Now imagine that Address A initiates a payment to B, but this time directs change to a newly-generated change address C. Without knowing which address receives change, all we can deduce is that a transaction split Address A’s balance between Addresses B and C. The identity of the person controlling Addresses B or C may or may not be the same as the identity of the person controlling Address A. Given another transaction from Address C, the picture becomes even murkier. Which of the transfers represent payments and which represent the receipt of change?

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An observer trying to link personal identities to addresses must gather more secondary information and expend more resources when all parties send change to newly-created addresses.

Coordinating multiple addresses is a complicated task. Wallet software frees the user from the need to do this manually.

Litecoin core wallet did not generate public key workNot

Although change addresses play a key role in improving privacy, wallet developers can implement this feature in a number of ways. Four strategies are currently in use, each with its own implications for privacy and security.

  • Single-Address Wallets use a single address to receive both payments and change. Additional addresses may added when a receiving address is manually added, or a private key is imported. An example is the now-unsupported MultiBit Classic.
  • Random Address Pool Wallets use a fixed-size pool of randomly-generated addresses. Change is sent to the next available empty address, causing the creation of a new empty address to take its place. The best-known example was Bitcoin-Qt, until its key-handling functionality was upgraded.
  • Deterministic Address Pool Wallets contain a practically infinite pool of deterministically-generated addresses. A subset of this pool contains addresses reserved for receiving change. Examples include Electrum and Armory.
  • Hybrid Wallets use multiple strategies, depending on context. MultiBit, Mycelium, and Electrum are examples.

Let’s now consider some ways that misunderstanding change addresses, combined with semi-manual address management, can lead to loss or theft of funds.

Incorrect use of Bitcoin change addresses account for many cases of loss or theft of funds. Here are some disaster scenarios and ways to avoid them.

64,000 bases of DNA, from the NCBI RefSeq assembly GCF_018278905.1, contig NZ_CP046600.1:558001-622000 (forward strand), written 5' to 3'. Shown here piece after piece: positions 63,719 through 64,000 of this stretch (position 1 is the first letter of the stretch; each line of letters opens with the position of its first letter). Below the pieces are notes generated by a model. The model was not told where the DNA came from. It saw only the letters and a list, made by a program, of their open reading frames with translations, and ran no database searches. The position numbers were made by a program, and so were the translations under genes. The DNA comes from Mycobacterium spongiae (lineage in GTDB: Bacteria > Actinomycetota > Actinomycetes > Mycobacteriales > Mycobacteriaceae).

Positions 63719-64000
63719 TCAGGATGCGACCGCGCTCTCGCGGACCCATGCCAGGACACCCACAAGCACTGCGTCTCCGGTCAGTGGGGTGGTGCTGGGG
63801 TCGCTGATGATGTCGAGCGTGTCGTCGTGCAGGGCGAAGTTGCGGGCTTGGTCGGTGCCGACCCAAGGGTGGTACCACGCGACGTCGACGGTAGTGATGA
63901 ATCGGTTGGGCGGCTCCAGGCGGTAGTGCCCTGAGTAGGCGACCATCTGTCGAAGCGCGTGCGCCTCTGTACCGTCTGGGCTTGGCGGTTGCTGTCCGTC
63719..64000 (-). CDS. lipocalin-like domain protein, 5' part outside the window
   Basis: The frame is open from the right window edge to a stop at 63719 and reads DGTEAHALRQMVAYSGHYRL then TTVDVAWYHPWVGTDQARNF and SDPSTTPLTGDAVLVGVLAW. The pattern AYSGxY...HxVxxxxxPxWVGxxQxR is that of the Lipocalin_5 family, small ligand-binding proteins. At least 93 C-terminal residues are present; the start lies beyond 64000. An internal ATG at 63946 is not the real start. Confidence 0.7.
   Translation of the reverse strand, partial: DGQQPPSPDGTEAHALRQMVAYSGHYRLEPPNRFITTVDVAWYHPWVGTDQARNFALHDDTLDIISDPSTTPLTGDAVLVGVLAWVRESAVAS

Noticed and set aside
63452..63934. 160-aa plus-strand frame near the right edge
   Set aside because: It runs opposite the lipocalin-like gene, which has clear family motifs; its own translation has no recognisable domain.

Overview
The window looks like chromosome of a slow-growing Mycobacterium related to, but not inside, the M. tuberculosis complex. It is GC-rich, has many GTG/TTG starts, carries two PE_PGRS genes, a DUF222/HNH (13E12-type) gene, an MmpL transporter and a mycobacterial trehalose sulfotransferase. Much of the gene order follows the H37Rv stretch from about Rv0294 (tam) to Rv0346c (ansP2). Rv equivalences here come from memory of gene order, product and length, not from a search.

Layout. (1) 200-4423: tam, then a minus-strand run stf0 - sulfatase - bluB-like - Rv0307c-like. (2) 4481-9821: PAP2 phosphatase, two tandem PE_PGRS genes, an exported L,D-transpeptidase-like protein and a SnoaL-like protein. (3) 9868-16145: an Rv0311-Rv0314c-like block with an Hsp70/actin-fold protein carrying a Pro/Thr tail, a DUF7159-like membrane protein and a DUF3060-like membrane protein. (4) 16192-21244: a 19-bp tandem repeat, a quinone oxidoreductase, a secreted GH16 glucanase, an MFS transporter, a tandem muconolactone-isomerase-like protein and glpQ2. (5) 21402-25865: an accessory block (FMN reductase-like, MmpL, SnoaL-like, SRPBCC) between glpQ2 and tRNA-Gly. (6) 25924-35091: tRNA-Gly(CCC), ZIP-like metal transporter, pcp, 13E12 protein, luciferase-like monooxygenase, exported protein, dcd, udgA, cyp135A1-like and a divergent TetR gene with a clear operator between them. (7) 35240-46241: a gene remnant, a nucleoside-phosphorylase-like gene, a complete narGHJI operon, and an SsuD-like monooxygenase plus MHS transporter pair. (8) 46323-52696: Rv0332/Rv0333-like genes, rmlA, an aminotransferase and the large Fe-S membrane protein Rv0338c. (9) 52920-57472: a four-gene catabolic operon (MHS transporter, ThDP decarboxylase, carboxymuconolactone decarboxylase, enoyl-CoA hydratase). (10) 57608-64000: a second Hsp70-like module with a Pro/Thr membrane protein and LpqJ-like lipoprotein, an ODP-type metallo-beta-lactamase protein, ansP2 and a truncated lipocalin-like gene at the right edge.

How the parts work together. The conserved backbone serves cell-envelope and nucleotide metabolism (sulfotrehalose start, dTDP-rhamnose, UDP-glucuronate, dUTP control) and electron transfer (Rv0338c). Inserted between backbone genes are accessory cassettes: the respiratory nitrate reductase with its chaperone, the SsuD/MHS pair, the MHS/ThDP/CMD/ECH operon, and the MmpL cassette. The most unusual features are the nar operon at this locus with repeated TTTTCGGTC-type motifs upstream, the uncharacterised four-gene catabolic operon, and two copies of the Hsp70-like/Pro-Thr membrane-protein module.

1. Backup Failure

Alice uses an old version of Bitcoin-Qt. Understanding the importance of backups, she created an encrypted wallet backup long ago and stored it in a safe place. After making dozens of transactions with Bitcoin-Qt, Alice’s hard drive crashed.

Alice bought a new hard drive and then re-installed Bitcoin-Qt on it. She then restored her wallet backup. To her horror, Alice discovered the restored wallet was empty.

Explanation: Alice generated enough change addresses to overflow the original pool of 100. On the 100th spending transaction, Bitcoin-Qt moved Alice’s change (which happend to be her entire balance) into an address not in the backup. Restoring the backup only restored empty addresses.

Recovery: Even if a hard drive can’t boot an operating system, individual files can still be recovered. Using data recovery tools, Alice may be able to salvage the Bitcoin-Qt wallet from the faulty hard drive, and with it her lost funds.


  • Count the number of manually-created addresses and spending transactions since your last backup. If this number is greater than about 80, back up again. Weekly backups might be enough for most users.
  • Set a very high value (e.g., 10,000) for the -keypool option, either as a command line parameter, or in the bitcoin.conf file.
  • Switch to a deterministic wallet.

2. Failure to Monitor Change Address

Bob uses Electrum to send infrequent bitcoin payments. Worried about possible theft, he wanted a way to keep an eye on his bitcoin balance from one of his many devices.

Bob decided on to monitor address activity. Bob’s Electrum wallet contained several addresses, but only one of them held bitcoin (0.3 BTC). Assuming this was the only address he’d be using, Bob pasted it into the search window and bookmarked the resulting page.

A few weeks later, Bob made a 0.2 BTC payment to Overstock from his Electrum wallet. After receiving his merchandise, Bob decided to check his balance with

Disturbingly, Bob discovered that part of his Overstock payment was transferred to an unknown address. Thinking that his computer running Electrum had been compromised, Bob re-formated the hard drive.

Explanation: Although it may look to Bob as if an eavesdropper changed his transaction before it was sent to Overstock, he’s instead seeing the result of normal wallet operation. Electrum sent the change from Bob’s transaction to one of its deterministically-generated change addresses. This cleared the balance from the sending address, the only one Bob was monitoring.

Recovery: Electrum encourages the storage of its 12-word address generation seed in a safe location. Should Bob still have access to the seed, he can re-generate his old wallet and recover the change from the Overstock transaction.


  • If using a deterministic wallet, create a watching-only wallet to monitor addresses.
  • If using Bitcoin-Qt, manually update your list of watch addresses after every payment, or switch to a deterministic wallet.

3. Spending from a Paper Wallet

Carlos is a saver. Awhile back he bought 20 bitcoins at $10 apiece, and then transferred them to a paper wallet he created at He didn’t do anything with Bitcoin since then.

One day Carlos noticed a deal on new laptops at Overstock and decided to pay using one of his saved bitcoins. But Carlos had a problem: he needed to get his paper wallet into a software wallet to pay Overstock.

Carlos downloaded MultiBit and imported his paper wallet’s private key. After paying Overstock, he exited the program.

Carlos was worried about leaving any trace of his private key on his computer, so he securely deleted MultiBit and its data directory. He then returned his paper wallet to its safe location.